Hybrid Position

Another area in which we need more consistency is the hybrid position. “Hybrid” is not a word that you will find in the rule book, but the definition of a hybrid something that is made by combining two things together. A “hybrid” position is a combination of the windup and the set positions.

Rule 6-1-1 states, “The pitcher shall pitch while facing the batter from either a windup position or a set position. the position of his feet determine whether he will pitch from the windup or the set position.” Further, it states that the pivot foot must be in contact with the pitcher’s plate.

Interestingly, “non-pivot foot” is not defined in the rule book. However, Rule 2-28-6 defines the pivot foot as the “foot with which the pitcher contacts the pitcher’s plate when he delivers the ball”. Logically, the non-pivot foot is the foot that does not contact the rubber when the ball is delivered. For a right-handed pitcher, the right foot is the pivot foot, and the left foot is the non-pivot foot. Conversely, for a left-handed pitcher, the left foot is the pivot foot, and the right foot is the non-pivot foot.

Rule 6-1-2 defines the wind-up position stating, “The pitcher’s *non-pivot foot* shall be in any position *on or behind* a line extending through the front edge of the pitcher’s plate.” In other words, the heel of the non-pivot foot can be as far forward as touching the front edge of the rubber. It can also be so far back that the toes are entirely behind the rubber. Remember that this year’s editorial change made it so that the entire pivot foot no longer needs to be in contact with the rubber. As long as part of the pivot foot is touching the plate, the pitcher has met the conditions for the pivot foot.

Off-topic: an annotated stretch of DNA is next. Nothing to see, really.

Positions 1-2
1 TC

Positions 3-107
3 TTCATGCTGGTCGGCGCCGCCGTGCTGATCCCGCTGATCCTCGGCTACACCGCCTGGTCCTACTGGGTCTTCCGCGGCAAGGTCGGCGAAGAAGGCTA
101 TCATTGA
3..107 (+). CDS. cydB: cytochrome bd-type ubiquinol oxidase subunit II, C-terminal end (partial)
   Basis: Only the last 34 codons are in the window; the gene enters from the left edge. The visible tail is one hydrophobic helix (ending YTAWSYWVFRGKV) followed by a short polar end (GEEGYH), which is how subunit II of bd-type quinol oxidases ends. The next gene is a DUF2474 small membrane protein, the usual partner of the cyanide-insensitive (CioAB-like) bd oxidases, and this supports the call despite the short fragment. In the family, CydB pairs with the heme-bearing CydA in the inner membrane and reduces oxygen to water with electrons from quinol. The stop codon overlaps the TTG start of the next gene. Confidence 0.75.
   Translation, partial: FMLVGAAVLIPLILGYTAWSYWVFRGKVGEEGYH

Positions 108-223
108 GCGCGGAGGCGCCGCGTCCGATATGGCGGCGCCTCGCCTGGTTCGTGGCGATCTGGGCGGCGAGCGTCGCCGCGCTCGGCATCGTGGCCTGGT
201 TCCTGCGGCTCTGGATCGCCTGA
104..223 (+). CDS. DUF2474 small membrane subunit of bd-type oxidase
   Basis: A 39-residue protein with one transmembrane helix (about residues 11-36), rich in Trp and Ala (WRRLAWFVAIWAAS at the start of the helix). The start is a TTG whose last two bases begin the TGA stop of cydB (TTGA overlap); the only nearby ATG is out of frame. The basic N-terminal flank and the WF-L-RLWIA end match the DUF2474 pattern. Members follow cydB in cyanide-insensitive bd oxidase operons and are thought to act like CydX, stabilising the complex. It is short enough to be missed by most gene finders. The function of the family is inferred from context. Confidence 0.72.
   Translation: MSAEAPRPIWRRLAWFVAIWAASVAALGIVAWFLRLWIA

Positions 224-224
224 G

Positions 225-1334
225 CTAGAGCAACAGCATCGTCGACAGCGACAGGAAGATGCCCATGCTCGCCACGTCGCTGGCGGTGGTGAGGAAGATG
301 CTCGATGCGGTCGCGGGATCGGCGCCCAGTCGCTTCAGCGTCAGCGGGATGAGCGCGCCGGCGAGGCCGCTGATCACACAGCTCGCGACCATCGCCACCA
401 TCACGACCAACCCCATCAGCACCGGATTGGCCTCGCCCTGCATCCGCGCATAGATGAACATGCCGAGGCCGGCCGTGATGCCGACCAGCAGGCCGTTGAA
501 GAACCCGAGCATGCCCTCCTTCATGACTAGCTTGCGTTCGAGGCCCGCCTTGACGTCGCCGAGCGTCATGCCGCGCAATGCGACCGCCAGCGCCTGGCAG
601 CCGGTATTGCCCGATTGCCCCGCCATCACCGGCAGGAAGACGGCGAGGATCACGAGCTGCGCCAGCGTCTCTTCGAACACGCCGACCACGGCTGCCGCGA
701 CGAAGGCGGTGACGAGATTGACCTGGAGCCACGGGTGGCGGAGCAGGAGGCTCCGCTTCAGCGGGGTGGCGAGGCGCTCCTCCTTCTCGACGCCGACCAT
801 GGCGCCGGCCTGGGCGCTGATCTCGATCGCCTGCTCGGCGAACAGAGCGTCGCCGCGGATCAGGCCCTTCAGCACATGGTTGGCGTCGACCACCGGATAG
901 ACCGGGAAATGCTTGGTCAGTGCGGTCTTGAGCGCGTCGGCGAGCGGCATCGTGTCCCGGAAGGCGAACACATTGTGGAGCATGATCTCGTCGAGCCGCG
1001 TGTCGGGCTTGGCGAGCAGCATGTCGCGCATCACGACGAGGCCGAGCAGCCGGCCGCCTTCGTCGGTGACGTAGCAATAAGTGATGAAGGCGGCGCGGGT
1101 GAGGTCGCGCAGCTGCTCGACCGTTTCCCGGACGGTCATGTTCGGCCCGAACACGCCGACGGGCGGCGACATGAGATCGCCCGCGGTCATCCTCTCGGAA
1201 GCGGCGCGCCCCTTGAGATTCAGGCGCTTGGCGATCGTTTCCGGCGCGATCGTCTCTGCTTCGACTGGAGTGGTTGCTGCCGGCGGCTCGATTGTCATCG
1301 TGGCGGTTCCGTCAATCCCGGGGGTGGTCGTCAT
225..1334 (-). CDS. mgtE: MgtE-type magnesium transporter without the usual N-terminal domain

Rule 6-1-3 defines the set position, stating that “he shall stand with his *entire non-pivot foot in front of a line *extending through the front edge of the pitcher’s plate and with his *pivot foot in contact with or directly in front of and parallel* to the pitcher’s plate. Note that it does not say which direction the non-pivot foot has to face. It can be perpendicular to, at an angle to, or parallel to the rubber. It also does not give lateral restrictions to the non-pivot foot–it does not have to be within the side edges of the rubber.

To help us all understand what is legal and what is not, please review the pictures below. (Note that some images use the word “free” rather than “non-pivot”.)






Remember, we do not want to be overly technical, nor do we want to give any team an advantage or disadvantage. Use preventive umpiring as much as possible. Try and fix it as the pitcher is warming up, or have the catcher or 1st baseman call time and talk to the pitcher before anyone starts to complain.